Morocco officially restarts compulsory military service

Moroccans aged between 19 and 25 will serve for one year in the armed forces, some 12 years after conscription was abolished. (AP Photo)
Updated 08 February 2019
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Morocco officially restarts compulsory military service

  • Draft dodgers face penalties ranging from one month to a year in prison, but exemptions will be made for those who do not meet physical standards and for university students
  • Moroccans are divided over the return of military service — some view it as gainful employment for youths left behind by development, others as a tool to blunt protest movements

RABAT: Morocco on Thursday officially restored compulsory military service, despite complaints from some young people in the North African country.
King Mohammed VI gave “instructions that 10,000 conscripts be called to military service in the current year, before bringing this figure to 15,000 in the next year,” a cabinet statement carried by the MAP agency said.
Moroccans aged between 19 and 25 look set to be called up for one year, according to the legislation that was unveiled in August, some 12 years after conscription was abolished.
The first conscripts will be enrolled in Autumn 2019, government spokesman Mustapha Khalfi said.
Draft dodgers face penalties ranging from one month to a year in prison, but exemptions will be made for those who do not meet physical standards and for university students.
Military service will be optional for women and dual nationals.
Conscripts will be paid between 1,050 dirhams (€96) and 2,000 dirhams (€185) net per month, according to Khalfi.
Moroccans are divided over the return of military service — some view it as gainful employment for youths left behind by development, others as a tool to blunt protest movements.
The palace said its goal is to improve “integration in professional and social life” for young people and boost their sense of citizenship.


Malaysian religious chiefs probe new book on shedding hijab

Updated 23 min 24 sec ago
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Malaysian religious chiefs probe new book on shedding hijab

KUALA LUMPUR: Religious authorities in Malaysia have launched an investigation into a new book about Muslim women who refuse to wear a hijab.
The official probe, which has caused outrage among women’s rights groups, was sparked after author Maryam Lee held a launch event last Saturday for her book “Unveiling Choice.”
Human rights activist Lee’s bookstore forum on de-hijabbing, held in Selangor, included a panel session during which three women spoke about their experiences relating to the removal of the headscarf.
Officials from the Malaysian state’s Islamic affairs department later obtained copies of the book, in which Lee tells of her personal journey to shed the hijab, and an inquiry has since been launched.
Malaysian religious affairs minister, Dr. Mujahid Yusof Rawa, said the matter was being taken “seriously” but he expected authorities in Selangor to carry out a “fair” investigation.
The incident has prompted a national public debate on the issue of control over the women’s attire.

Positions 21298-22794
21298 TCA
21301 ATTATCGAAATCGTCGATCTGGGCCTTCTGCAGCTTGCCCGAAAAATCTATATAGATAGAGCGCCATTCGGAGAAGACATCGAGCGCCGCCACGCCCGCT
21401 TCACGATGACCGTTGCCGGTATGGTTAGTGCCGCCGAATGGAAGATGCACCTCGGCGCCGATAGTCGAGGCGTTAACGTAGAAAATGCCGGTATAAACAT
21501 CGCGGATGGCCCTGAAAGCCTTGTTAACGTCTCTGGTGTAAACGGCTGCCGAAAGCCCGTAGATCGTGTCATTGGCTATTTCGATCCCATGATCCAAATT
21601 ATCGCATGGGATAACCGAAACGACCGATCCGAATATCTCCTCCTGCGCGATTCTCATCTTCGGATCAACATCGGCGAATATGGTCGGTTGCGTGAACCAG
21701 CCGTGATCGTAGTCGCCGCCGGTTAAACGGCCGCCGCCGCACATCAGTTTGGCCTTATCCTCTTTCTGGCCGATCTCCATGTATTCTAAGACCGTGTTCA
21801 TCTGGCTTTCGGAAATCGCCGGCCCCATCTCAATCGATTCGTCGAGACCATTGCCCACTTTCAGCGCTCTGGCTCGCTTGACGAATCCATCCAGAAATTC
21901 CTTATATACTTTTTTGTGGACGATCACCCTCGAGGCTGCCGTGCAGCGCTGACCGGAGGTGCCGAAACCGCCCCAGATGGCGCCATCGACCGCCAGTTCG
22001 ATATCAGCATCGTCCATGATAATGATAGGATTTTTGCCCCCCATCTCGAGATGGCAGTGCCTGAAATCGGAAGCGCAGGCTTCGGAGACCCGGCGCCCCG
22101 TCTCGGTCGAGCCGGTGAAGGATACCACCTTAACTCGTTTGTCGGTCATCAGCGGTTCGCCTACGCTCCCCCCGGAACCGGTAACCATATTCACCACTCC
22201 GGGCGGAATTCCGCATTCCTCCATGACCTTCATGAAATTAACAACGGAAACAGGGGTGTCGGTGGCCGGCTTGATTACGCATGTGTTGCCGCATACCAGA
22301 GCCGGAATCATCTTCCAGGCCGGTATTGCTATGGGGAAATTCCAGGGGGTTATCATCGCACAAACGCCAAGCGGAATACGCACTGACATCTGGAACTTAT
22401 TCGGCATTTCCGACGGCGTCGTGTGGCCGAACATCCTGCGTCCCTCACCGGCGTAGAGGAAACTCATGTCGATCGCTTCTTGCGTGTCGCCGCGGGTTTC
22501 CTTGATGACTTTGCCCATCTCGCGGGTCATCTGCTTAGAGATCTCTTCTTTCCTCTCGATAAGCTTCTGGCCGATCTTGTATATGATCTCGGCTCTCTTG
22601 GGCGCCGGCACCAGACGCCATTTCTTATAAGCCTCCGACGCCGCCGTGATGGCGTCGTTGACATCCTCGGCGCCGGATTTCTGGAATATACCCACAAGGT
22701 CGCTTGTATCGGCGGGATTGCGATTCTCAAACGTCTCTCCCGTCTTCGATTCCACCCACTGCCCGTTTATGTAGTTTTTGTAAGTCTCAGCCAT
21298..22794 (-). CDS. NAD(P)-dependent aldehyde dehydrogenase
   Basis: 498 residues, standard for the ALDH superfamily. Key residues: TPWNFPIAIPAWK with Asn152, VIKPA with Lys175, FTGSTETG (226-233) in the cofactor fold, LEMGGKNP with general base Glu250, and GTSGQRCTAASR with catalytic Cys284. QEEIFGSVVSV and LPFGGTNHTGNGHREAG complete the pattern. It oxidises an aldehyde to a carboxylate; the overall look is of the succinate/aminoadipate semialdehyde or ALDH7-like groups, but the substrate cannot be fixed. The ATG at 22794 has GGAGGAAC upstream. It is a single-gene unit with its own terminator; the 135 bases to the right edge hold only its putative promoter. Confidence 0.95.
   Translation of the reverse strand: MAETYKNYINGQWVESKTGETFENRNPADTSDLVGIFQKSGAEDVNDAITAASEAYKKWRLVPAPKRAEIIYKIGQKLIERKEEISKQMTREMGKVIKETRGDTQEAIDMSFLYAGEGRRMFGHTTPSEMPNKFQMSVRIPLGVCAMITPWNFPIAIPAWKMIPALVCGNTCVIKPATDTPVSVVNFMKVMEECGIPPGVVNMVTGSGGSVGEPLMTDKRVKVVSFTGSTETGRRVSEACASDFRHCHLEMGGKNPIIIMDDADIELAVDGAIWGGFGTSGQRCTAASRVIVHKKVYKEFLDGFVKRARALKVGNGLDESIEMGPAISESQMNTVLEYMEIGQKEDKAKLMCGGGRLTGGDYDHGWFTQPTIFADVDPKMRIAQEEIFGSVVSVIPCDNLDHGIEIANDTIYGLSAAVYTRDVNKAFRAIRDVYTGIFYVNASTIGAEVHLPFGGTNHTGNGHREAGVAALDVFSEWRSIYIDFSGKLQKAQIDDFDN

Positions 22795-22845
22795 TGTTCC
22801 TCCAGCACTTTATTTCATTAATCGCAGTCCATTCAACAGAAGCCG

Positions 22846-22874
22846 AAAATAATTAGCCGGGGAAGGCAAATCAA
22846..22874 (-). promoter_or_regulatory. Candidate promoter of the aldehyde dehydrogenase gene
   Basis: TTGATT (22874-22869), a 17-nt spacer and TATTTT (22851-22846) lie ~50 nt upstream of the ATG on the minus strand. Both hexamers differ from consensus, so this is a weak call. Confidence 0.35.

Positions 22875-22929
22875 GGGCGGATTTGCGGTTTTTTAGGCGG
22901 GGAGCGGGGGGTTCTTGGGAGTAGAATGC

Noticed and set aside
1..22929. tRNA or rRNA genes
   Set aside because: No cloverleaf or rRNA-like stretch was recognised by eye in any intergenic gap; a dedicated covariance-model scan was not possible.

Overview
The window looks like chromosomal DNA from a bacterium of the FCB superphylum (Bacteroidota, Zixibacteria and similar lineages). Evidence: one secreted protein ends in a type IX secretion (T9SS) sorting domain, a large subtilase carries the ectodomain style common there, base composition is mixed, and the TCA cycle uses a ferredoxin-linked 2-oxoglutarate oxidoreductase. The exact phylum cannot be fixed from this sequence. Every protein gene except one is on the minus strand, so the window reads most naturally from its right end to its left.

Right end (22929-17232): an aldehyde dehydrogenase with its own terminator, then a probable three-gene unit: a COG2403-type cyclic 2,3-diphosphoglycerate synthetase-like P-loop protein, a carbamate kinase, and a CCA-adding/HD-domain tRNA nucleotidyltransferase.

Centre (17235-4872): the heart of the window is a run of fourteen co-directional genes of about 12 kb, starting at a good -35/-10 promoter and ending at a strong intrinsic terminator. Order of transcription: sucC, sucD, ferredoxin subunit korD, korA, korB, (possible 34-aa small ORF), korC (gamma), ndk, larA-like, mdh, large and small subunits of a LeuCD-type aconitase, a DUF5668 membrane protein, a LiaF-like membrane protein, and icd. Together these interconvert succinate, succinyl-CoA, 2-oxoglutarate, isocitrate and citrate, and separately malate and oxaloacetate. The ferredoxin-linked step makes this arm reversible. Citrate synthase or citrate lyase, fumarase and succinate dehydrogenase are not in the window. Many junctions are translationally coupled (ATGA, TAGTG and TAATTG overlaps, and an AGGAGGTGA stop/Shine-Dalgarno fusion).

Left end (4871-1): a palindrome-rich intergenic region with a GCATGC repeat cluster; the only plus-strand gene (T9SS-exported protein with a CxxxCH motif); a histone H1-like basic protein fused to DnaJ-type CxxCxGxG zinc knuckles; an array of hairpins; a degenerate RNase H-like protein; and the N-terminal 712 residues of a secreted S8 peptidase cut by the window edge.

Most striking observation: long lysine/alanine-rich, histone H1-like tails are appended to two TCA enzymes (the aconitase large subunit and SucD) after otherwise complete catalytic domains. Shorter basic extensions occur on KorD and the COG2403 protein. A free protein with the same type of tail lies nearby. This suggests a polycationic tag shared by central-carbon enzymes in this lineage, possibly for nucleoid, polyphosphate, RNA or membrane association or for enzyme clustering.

Lee told Arab News that she decided to write about de-hijabbing in Malaysia because the topic has been marginalized. “Muslim-majority Malaysia does not believe that there are Muslim women silently suffering from various forms of gender-based violence and coercion. The hijab is one of them,” she said.
The 27-year-old writer said that wearing the headscarf can be a traumatizing experience for many Muslim women. “Society doesn’t believe this is happening, which is why there is a need for women to start speaking the truth,” added Lee.
Sixty percent of the multi-cultural Malaysian population are Muslims. However, the country’s Islamic affairs are governed by a centralized bureaucratic system under the scope of the Malaysian Islamic Department.
Lee said: “Whenever women in this country de-hijab, they get harassed constantly. They are seen as crazy, needing guidance and correction. But there is absolutely nothing wrong with them.”
Prior to the 1980s, it was a rare sight for Muslim women in Malaysia to don the hijab, although some opted for a loose shawl covering some of the head. However, as more Malaysian students opted to study in the Middle East they were inspired by revolution and today many Muslims in the country see wearing the hijab as an integral part of the religion.
“This is probably the first time that the government has taken action over women telling their stories of de-hijabbing,” said Lee. “We have not broken any laws, and if we had they would have known what to investigate us for.”
Rawa said: “The ministry has communicated with the Selangor State Islamic Department (JAIS), as this matter is beyond our jurisdiction because the forum was held in Selangor.”
Lee said that on Tuesday JAIS had visited the store which had hosted her forum to gain copies of the book and talk to shop representatives.
Opinion on social media was divided.
@ladymissazira said: “Whether you like it or not, there is need for discussion around tudung/hijab as long as there are familial, social and safety consequences toward not wearing it.”
@zhukl said: “I first wore hijab at age eight when I was forced to stand outside the classroom in my new school because I was wearing a pinafore uniform. I cried when I returned home and asked (for my parents) to get me a modest garment and hijab.”
@HilalAsyraf said: “I suggest halting any investigation and restriction, however Dr. Mujahid Rawa should participate in the forum as a panel and debate with them. They should no longer play the ‘victim card’ as if they are oppressed by patriarchy and the government.”